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    ABSTRACT: Significant advances have been made in the care of children with cardiac disease. Most advances have been guided by anatomical and functional understanding of the changes from normal imposed by the cardiac malformations. As survival has increased, it has become rare to obtain untreated and unaltered hearts for morphologic examination. This limited availability of new specimens, coupled with the inevitable deterioration of currently available specimens, means that alternative methods of “preservation” become increasingly important. In this review, we propose and outline a format for the development of a Global Virtual Museum of Congenital Cardiac Pathology, based on established principles of anatomical analysis, classification based on an internationally accepted nomenclature (The International Pediatric and Congenital Cardiac Code or IPCCC), and the use of digital methods of storage of images and videos. In this fashion, we hope to preserve, in a virtual sense, the currently available anatomical specimens.
    Progress in Pediatric Cardiology 01/2012; 33(1):91–97.
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    ABSTRACT: Differentiation of the so-called sinus venosus defect from other defects permitting shunting between the atrial chambers remains problematic. The lesion is not a true septal defect, and current theories to explain the existence of the sinus venosus defect fall short. The presence of persistent systemic to pulmonary venous connections has been proposed to explain the existence of the sinus venosus defect. Clinical histories and radiological findings of six patients are reviewed. Three patients have veno-venous bridges, two have partial anomalous pulmonary venous connections, and one patient has a sinus venosus defect. The clinical information is reviewed, along with current developmental and morphological considerations. We provide radiographic, developmental, and morphological evidence to support the theory that a so-called sinus venosus defect is the consequence of persistence of foetal systemic to pulmonary veno-venous bridges, rather than of deficiencies in atrial septation.
    Cardiology in the Young 05/2011; 21(6):623-30. · 0.95 Impact Factor
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    ABSTRACT: In the normal heart, the right and left coronary arteries arise from the aortic valvar sinuses adjacent to the pulmonary trunk. The right coronary artery then directly enters the right atrioventricular groove, whereas the main stem of the left coronary artery runs a short course before dividing to become the anterior interventricular and circumflex arteries. These arteries can have an anomalous origin from either the aorta or pulmonary trunk; their branches can have various anomalous origins relative to arterial pedicles. Other abnormal situations include myocardial bridging, abnormal communications, solitary coronary arteries, and duplicated arteries. Understanding of these variations is key to determining those anomalous patterns associated with sudden cardiac death. In the most common variant of an anomalous origin from the pulmonary trunk, the main stem of the left coronary artery arises from the sinus of the pulmonary trunk adjacent to the anticipated left coronary arterial aortic sinus. The artery can, however, arise from a pulmonary artery, or the right coronary artery can have an anomalous pulmonary origin. The key feature in the anomalous aortic origin is the potential for squeezing of the artery, produced by either the so-called intramural origin from the aorta, or the passage of the abnormal artery between the aortic root and the subpulmonary infundibulum.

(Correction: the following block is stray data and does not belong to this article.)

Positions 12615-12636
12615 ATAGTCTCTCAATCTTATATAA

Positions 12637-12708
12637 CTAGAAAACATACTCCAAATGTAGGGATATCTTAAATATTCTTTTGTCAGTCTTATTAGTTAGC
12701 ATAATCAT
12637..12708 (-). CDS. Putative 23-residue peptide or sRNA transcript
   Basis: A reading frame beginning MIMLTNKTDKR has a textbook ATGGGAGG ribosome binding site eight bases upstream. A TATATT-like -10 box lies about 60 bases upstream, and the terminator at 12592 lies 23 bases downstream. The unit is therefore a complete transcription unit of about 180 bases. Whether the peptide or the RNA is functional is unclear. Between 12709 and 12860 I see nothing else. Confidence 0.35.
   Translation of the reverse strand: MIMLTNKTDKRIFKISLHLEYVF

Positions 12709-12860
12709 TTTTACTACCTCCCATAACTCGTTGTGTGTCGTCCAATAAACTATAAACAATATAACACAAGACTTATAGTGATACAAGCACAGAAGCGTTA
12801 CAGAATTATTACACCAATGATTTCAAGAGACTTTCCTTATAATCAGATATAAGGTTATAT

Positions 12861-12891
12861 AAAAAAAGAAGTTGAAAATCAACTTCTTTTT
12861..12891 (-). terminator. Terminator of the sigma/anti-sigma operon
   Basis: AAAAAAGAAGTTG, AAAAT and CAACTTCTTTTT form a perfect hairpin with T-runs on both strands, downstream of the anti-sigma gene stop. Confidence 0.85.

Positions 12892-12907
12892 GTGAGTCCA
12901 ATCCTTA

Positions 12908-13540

Cardiology in the Young 12/2010; 20 Suppl 3:20-5. · 0.95 Impact Factor

Publication Stats

27 Citations
38.50 Total Impact Points

Institutions

  • 2012–2014
    • Florida Heart Research Institute
      Miami, Florida, United States
  • 2009–2014
    • University of Florida
      • Department of Pediatrics
      Gainesville, Florida, United States
  • 2011
    • Medical University of South Carolina
      • Division of Pediatric Cardiology
      Charleston, SC, United States
  • 2010
    • Children's Memorial Hospital
      Chicago, Illinois, United States
    • University College London
      • Institute of Child Health
      London, ENG, United Kingdom
    • All Children's Hospital
      Florida City, Florida, United States
  • 2007
    • University of Pennsylvania
      • Department of Medicine
      Philadelphia, PA, United States